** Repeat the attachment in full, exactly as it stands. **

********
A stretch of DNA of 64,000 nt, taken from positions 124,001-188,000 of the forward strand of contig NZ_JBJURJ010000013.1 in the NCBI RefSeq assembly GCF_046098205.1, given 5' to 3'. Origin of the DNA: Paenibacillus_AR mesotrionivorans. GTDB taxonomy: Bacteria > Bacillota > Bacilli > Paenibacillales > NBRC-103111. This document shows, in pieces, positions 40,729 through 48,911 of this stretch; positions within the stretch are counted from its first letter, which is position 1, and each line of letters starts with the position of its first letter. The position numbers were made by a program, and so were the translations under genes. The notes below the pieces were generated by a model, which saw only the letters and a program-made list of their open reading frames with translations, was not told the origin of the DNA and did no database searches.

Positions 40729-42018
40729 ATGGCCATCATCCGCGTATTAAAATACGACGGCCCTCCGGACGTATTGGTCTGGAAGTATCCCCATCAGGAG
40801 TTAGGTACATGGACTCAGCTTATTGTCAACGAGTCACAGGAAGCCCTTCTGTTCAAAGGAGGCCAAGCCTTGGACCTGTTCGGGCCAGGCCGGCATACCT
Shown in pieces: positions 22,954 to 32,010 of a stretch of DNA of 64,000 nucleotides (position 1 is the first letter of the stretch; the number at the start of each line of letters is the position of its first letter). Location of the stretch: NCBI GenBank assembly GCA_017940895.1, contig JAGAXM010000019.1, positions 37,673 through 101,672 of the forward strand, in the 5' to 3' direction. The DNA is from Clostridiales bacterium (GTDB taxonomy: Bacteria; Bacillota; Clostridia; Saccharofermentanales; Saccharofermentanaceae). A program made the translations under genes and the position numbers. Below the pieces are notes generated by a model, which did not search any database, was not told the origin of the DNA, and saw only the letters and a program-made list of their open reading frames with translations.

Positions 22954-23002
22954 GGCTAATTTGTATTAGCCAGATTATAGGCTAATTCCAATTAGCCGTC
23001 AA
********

A stretch of DNA of 64,000 nt, taken from positions 124,001-188,000 of the forward strand of contig NZ_JBJURJ010000013.1 in the NCBI RefSeq assembly GCF_046098205.1, given 5' to 3'. Origin of the DNA: Paenibacillus_AR mesotrionivorans. GTDB taxonomy: Bacteria > Bacillota > Bacilli > Paenibacillales > NBRC-103111. This document shows, in pieces, positions 40,729 through 48,911 of this stretch; positions within the stretch are counted from its first letter, which is position 1, and each line of letters starts with the position of its first letter. The position numbers were made by a program, and so were the translations under genes. The notes below the pieces were generated by a model, which saw only the letters and a program-made list of their open reading frames with translations, was not told the origin of the DNA and did no database searches.

Positions 40729-42018
40729 ATGGCCATCATCCGCGTATTAAAATACGACGGCCCTCCGGACGTATTGGTCTGGAAGTATCCCCATCAGGAG
40801 TTAGGTACATGGACTCAGCTTATTGTCAACGAGTCACAGGAAGCCCTTCTGTTCAAAGGAGGCCAAGCCTTGGACCTGTTCGGGCCAGGCCGGCATACCT
Shown in pieces: positions 22,954 to 32,010 of a stretch of DNA of 64,000 nucleotides (position 1 is the first letter of the stretch; the number at the start of each line of letters is the position of its first letter). Location of the stretch: NCBI GenBank assembly GCA_017940895.1, contig JAGAXM010000019.1, positions 37,673 through 101,672 of the forward strand, in the 5' to 3' direction. The DNA is from Clostridiales bacterium (GTDB taxonomy: Bacteria; Bacillota; Clostridia; Saccharofermentanales; Saccharofermentanaceae). A program made the translations under genes and the position numbers. Below the pieces are notes generated by a model, which did not search any database, was not told the origin of the DNA, and saw only the letters and a program-made list of their open reading frames with translations.

Positions 22954-23002
22954 GGCTAATTTGTATTAGCCAGATTATAGGCTAATTCCAATTAGCCGTC
23001 AA